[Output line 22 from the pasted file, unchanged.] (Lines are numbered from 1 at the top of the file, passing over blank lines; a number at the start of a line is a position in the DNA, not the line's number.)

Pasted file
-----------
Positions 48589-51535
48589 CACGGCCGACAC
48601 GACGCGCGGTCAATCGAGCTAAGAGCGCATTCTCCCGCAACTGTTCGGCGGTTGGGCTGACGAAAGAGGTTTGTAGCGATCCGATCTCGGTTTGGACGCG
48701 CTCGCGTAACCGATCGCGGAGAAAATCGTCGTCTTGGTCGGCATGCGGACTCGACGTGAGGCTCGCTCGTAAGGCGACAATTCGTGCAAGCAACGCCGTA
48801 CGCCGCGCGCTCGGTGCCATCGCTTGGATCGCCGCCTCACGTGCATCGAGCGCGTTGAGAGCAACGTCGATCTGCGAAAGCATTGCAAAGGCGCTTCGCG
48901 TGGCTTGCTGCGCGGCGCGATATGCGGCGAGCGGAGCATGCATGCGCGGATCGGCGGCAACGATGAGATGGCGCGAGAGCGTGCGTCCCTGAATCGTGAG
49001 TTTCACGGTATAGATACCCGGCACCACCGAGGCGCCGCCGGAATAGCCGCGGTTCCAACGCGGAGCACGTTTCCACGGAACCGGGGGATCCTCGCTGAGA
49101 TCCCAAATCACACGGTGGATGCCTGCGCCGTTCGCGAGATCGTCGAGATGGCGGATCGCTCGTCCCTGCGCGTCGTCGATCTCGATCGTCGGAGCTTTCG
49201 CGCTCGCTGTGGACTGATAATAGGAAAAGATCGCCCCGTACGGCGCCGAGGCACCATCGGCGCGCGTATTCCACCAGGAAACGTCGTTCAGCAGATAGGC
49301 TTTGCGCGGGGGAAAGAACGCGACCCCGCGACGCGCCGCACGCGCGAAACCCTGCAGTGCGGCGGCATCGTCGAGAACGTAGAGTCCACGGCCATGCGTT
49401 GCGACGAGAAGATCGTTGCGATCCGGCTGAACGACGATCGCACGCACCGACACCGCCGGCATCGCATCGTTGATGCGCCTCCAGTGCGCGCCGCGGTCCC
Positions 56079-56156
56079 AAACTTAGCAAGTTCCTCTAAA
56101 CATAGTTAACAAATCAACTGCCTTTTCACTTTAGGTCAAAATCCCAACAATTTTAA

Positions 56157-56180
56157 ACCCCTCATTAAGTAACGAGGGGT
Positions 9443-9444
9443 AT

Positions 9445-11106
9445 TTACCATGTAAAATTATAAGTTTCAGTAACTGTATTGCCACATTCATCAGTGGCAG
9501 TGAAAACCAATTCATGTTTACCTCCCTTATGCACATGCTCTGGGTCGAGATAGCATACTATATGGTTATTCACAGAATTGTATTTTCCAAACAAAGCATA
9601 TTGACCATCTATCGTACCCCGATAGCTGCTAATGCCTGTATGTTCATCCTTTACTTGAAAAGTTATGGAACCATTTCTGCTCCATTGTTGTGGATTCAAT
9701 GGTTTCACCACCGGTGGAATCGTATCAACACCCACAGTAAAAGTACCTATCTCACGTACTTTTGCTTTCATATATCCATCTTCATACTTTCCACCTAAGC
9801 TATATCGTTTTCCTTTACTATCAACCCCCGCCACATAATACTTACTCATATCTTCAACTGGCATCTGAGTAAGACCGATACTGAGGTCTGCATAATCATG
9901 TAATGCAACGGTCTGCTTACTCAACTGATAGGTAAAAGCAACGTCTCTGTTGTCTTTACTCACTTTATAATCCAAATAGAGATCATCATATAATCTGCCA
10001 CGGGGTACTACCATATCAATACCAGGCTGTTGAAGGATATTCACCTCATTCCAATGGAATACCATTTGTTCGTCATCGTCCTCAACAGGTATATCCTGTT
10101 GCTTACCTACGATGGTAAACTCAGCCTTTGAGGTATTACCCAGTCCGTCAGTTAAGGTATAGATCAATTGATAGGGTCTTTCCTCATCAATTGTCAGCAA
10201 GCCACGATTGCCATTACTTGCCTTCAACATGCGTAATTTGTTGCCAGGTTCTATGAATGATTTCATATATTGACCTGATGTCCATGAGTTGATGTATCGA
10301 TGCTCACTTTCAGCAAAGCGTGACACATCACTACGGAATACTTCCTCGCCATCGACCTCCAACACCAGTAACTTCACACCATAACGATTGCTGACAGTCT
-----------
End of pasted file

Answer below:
9601 TTGACCATCTATCGTACCCCGATAGCTGCTAATGCCTGTATGTTCATCCTTTACTTGAAAAGTTATGGAACCATTTCTGCTCCATTGTTGTGGATTCAAT